Being located in the cold climate of New England, we often witness manufacturers who run expensive chillers in an attempt to cool fluids to 50°—when its 30° outside! It’s analogous to using an air conditioner on a cool day instead of opening a window. Even in an industrial application, it's more efficient and effective to let Mother Nature do the cooling for you.
It's important to note that this cannot be accomplished in a warmer climate, and the return on investment won’t be there for limited- use applications. However, if you have a steady cooling load year-round, there are many free initiatives that offer attractive payback.
First and foremost, adding dry free cooling with a radiator is simple and effective. The radiator produces the same cooling as a chiller at only 5% the cost! One caution: you cannot send water or anything else that can freeze outside to the radiator. When the system is down, the fluid can freeze and ruin the radiator. If a non freezing fluid like glycol cannot be used, use an intermediate heat exchanger. You may lose a few degrees and potentially could have to add another pump but it will often produce savings similar to those mentioned above.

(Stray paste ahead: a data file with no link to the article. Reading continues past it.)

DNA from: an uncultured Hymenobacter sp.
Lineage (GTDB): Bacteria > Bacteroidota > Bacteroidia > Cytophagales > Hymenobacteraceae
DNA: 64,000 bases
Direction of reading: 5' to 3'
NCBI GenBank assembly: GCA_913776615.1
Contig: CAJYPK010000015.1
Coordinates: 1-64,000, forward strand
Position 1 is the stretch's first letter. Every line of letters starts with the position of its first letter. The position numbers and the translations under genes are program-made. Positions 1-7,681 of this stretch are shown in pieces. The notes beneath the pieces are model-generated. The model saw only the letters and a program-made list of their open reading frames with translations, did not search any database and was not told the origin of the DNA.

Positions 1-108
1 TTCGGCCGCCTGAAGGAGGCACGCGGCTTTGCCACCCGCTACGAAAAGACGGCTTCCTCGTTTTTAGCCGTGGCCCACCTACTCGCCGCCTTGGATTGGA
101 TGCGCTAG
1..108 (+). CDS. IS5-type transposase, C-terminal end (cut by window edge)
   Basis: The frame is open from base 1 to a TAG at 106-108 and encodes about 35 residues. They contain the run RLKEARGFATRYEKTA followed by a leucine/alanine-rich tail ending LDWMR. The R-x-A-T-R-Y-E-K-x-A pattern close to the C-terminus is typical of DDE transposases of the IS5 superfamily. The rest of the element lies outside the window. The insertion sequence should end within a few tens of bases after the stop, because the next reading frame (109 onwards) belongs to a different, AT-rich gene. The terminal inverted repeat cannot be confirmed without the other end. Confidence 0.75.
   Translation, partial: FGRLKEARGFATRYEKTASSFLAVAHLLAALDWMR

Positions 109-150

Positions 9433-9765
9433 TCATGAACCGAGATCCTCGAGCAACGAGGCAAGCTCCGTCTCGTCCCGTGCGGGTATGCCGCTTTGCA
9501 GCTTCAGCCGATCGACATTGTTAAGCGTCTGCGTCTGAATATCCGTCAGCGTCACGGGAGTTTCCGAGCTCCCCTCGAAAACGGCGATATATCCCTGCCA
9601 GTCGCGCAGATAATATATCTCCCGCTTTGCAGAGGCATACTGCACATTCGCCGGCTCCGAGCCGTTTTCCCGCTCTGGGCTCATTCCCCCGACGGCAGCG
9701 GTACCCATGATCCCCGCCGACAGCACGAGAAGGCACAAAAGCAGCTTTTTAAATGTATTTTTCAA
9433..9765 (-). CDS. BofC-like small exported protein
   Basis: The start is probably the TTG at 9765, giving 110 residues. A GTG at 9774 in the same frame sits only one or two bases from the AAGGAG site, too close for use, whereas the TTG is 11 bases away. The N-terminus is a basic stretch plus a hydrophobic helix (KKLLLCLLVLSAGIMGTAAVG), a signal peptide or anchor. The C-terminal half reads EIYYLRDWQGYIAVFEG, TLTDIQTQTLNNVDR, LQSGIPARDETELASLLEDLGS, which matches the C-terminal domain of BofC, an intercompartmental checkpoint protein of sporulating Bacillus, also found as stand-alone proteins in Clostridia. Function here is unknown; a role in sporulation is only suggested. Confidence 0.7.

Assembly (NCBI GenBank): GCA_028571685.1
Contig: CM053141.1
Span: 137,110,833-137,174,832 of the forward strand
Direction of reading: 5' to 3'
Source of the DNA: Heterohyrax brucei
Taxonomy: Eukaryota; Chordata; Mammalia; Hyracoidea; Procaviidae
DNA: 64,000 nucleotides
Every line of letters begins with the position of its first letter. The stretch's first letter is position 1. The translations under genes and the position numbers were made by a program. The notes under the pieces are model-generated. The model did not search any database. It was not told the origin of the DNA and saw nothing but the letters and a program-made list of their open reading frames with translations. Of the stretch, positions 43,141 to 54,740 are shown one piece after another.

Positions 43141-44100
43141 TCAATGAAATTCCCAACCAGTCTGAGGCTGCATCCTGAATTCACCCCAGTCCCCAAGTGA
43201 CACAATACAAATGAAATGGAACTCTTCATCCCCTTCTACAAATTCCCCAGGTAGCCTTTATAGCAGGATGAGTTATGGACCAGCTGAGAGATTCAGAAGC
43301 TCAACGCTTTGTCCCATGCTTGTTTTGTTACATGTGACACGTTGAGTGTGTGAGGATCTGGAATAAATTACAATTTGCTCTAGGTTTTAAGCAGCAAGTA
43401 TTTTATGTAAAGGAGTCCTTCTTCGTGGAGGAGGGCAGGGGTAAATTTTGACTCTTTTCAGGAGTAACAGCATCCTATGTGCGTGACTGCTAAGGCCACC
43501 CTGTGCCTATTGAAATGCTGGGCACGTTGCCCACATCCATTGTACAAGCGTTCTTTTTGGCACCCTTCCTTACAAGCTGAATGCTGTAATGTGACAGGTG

A favorite recommendation of ours is evaporative free cooling, which offers as much as 25% more free cooling hours per year in comparison to dry free cooling.
A great trick for gaining additional free cooling efficiency is partial free cooling, which initiates free cooling based on the warmer return temperature. With either dry or evaporative you can add as much as 25% more hours. This will save an average of 50% of the energy during these partial free cooling hours.
Free cooling is a crucial topic for energy efficient facilities. We'd love to read your comments. You may also e-mail questions or potential blog topics to firstname.lastname@example.org.